The dry leaves, twisted, fine-haired, and multi-colored (black, green, yellow, gray, in myriad shades) reveal careful attention and skill on the part of the producer, and emit a subtle perfume of hay, wildflowers, and raw sugar cane.
Brewed in my Korean-infuser cup 5g leaf to a bit less than 5oz (filtered L.A. tap) water @ 195ºF.
Gong-fu style infusions, roughly doubling each steep: 10, 15, 45 seconds, 1, 2, 4, and 8 minutes total.
What Cha’s description mirrors my own experience closely:
Pear gold liquid; creamy/biscuity/faintly floral aroma – quite subtle; initial unripe winter fruit note gives way to a complex gentle sweetness, suggesting alfalfa, honey, and melon. Faint spice (cardamom?), earth (worm casings?), and malt in the finish. Hints of pumpkin and baked citrus emerge at times. Lingering/returning sweetness is notable as well. Full bodied and relatively thick for a white tea, yet still largely clean (only the slightest glimmer of vegetal/oxidative notes, mostly restricted to the wet leaves themselves) and free of bitterness/astringency.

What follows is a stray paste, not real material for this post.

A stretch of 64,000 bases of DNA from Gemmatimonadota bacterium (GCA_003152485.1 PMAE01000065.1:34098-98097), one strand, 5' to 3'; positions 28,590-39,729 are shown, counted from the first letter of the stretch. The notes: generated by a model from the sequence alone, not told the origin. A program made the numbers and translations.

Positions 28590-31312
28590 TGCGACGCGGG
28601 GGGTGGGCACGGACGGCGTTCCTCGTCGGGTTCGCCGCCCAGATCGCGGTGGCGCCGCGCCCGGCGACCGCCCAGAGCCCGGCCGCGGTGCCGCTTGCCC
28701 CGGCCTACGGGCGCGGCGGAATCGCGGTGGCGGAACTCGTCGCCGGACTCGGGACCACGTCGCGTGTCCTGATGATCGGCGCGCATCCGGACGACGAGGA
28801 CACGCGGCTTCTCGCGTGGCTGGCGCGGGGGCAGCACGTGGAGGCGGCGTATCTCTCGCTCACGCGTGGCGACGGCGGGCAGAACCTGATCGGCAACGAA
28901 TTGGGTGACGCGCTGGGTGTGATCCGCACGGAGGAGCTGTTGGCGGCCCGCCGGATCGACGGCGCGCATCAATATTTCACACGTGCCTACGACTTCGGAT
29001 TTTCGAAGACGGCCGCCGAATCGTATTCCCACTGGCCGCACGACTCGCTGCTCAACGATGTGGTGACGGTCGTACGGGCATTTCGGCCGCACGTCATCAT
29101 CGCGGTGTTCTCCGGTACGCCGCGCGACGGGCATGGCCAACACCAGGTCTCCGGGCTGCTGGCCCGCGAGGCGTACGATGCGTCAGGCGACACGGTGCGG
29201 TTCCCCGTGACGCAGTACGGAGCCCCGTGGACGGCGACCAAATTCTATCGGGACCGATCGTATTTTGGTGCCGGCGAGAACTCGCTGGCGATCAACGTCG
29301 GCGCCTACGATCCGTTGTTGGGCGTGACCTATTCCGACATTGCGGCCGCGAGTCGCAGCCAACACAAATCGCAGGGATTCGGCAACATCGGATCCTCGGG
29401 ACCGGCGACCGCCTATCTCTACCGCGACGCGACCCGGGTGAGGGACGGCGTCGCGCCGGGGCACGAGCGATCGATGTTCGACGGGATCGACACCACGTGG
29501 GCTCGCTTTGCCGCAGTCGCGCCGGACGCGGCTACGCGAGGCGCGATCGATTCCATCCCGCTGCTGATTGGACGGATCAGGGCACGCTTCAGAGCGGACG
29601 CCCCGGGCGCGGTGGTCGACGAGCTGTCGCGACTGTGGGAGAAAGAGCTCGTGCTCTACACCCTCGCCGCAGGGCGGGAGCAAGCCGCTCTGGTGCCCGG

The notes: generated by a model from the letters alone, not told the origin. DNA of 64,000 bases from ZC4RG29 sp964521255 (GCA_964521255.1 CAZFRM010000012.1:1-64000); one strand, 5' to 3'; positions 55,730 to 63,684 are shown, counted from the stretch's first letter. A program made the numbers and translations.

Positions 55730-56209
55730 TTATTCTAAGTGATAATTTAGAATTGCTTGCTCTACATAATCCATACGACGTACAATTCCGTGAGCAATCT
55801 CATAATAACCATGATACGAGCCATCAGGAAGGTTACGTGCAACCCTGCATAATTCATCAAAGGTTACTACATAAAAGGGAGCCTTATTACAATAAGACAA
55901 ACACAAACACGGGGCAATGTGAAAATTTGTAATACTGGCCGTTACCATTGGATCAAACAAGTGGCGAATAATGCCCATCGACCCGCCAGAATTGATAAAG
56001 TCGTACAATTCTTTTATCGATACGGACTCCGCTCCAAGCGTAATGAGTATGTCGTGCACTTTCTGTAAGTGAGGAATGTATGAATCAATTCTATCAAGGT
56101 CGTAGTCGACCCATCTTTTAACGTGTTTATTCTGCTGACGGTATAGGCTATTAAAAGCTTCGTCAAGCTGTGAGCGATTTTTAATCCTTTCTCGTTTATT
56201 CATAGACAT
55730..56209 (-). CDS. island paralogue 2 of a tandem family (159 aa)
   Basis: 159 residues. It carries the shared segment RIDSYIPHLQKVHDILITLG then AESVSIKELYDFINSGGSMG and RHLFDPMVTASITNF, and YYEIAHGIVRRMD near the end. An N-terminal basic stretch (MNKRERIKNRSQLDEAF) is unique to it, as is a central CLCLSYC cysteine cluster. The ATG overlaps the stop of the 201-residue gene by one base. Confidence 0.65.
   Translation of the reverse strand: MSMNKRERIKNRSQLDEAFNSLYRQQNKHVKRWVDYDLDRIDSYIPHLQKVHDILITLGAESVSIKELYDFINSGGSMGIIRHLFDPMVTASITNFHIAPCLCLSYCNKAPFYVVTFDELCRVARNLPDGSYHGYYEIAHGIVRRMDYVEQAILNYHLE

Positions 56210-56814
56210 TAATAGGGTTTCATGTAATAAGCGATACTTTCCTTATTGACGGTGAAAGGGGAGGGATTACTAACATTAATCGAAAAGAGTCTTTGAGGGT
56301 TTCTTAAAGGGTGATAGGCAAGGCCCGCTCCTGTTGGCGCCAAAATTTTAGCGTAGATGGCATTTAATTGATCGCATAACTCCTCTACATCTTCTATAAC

Interesting to see a “hand-made” tea come out of industrial/factory production – Kangaita is setting a high standard here.